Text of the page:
Source: GreenCarCongress

Image: Nissan/Creative Commons

Categories: Battery Tech, Charging

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19 Comments on "University Presents Solution For Fast Charging At Cold Temps"

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Cool, so 90 times the cycle life at low temperatures. Whats the catch?
Since this functions to heat the cell, will it cause the cell to overheat at room temperature, or worse, on a 110 degree day in Arizona? Also, what about energy density, does the battery retain the same energy density(Wh/kg) as a normal one, or is it less? Power output capability, will the batteries heat up too much under stress of highway driving, or heavy acceleration?
It seems like the article has left a lot of questions un-answered.

There’s a switch that can turn it off if it gets too hot. But I share your concern that this takes up space and correspondingly lower density. Better is to have good TMS that will warm the battery using power from charger.

It should be faster in heating up the cell than an external TMS. Also, in cases where it can be used *instead* of an external TMS, it probably save some space and weight actually.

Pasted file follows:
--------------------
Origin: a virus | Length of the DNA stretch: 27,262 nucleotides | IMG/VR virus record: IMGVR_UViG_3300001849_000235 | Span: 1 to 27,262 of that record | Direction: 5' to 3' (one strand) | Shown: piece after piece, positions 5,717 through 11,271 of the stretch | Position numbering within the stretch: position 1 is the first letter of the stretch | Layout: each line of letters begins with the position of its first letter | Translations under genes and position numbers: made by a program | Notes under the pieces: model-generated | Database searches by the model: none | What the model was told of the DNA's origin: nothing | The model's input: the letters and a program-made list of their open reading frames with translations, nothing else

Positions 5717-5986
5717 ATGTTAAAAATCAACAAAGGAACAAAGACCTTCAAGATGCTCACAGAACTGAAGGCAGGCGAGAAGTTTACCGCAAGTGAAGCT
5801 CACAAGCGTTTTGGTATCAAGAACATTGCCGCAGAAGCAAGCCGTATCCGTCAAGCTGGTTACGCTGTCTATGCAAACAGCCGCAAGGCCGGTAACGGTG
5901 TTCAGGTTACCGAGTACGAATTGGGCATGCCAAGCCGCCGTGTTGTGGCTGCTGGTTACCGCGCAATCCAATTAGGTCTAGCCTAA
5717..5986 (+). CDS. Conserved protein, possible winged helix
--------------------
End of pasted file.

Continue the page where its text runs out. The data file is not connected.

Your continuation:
I think there might be some niche uses where this would be interesting.

You still need TMS for cooling so the extra plate in the cell just for heating is taking up space and not doing anything when cooling is needed. Agree in niche application, but this is not good for general EV solution.

Yes, that’s why I qualified it to cases where TMS is not otherwise needed.

Gotta love these armchair scientists!

“or 90 times boost to life”, as in overall battery life expectancy, from cold weather charging.

The reconfigured cells have an exponentially much better cycle life. This additional Ni foil implementation, hopefully sees the light of day, somewhere down the line, in production cell fabrication and manufacturing.

Hmm. I wonder if this plating phenomenon is what caused my 12 Leaf’s battery to lose 15% of its capacity in 3 years.